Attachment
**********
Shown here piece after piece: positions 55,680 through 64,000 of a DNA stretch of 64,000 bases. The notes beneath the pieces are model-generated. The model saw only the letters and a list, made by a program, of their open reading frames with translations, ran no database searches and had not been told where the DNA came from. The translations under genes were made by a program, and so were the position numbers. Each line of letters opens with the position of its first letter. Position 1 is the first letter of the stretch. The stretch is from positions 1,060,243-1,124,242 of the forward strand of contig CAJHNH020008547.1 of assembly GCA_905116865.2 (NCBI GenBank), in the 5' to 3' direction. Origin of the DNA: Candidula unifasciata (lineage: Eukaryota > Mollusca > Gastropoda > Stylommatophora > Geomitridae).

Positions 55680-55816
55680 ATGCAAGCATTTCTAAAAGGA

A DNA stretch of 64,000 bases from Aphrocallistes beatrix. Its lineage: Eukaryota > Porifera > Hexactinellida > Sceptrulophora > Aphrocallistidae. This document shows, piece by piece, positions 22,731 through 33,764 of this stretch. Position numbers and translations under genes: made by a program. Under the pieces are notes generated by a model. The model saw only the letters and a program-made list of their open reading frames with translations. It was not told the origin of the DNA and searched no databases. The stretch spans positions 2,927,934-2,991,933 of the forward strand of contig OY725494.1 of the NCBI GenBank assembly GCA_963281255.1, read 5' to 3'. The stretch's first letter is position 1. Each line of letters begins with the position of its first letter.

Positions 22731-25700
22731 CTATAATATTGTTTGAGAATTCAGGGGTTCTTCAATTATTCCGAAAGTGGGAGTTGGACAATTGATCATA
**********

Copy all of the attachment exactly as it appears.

Shown here piece after piece: positions 55,680 through 64,000 of a DNA stretch of 64,000 bases. The notes beneath the pieces are model-generated. The model saw only the letters and a list, made by a program, of their open reading frames with translations, ran no database searches and had not been told where the DNA came from. The translations under genes were made by a program, and so were the position numbers. Each line of letters opens with the position of its first letter. Position 1 is the first letter of the stretch. The stretch is from positions 1,060,243-1,124,242 of the forward strand of contig CAJHNH020008547.1 of assembly GCA_905116865.2 (NCBI GenBank), in the 5' to 3' direction. Origin of the DNA: Candidula unifasciata (lineage: Eukaryota > Mollusca > Gastropoda > Stylommatophora > Geomitridae).

Positions 55680-55816
55680 ATGCAAGCATTTCTAAAAGGA

A DNA stretch of 64,000 bases from Aphrocallistes beatrix. Its lineage: Eukaryota > Porifera > Hexactinellida > Sceptrulophora > Aphrocallistidae. This document shows, piece by piece, positions 22,731 through 33,764 of this stretch. Position numbers and translations under genes: made by a program. Under the pieces are notes generated by a model. The model saw only the letters and a program-made list of their open reading frames with translations. It was not told the origin of the DNA and searched no databases. The stretch spans positions 2,927,934-2,991,933 of the forward strand of contig OY725494.1 of the NCBI GenBank assembly GCA_963281255.1, read 5' to 3'. The stretch's first letter is position 1. Each line of letters begins with the position of its first letter.

Positions 22731-25700
22731 CTATAATATTGTTTGAGAATTCAGGGGTTCTTCAATTATTCCGAAAGTGGGAGTTGGACAATTGATCATA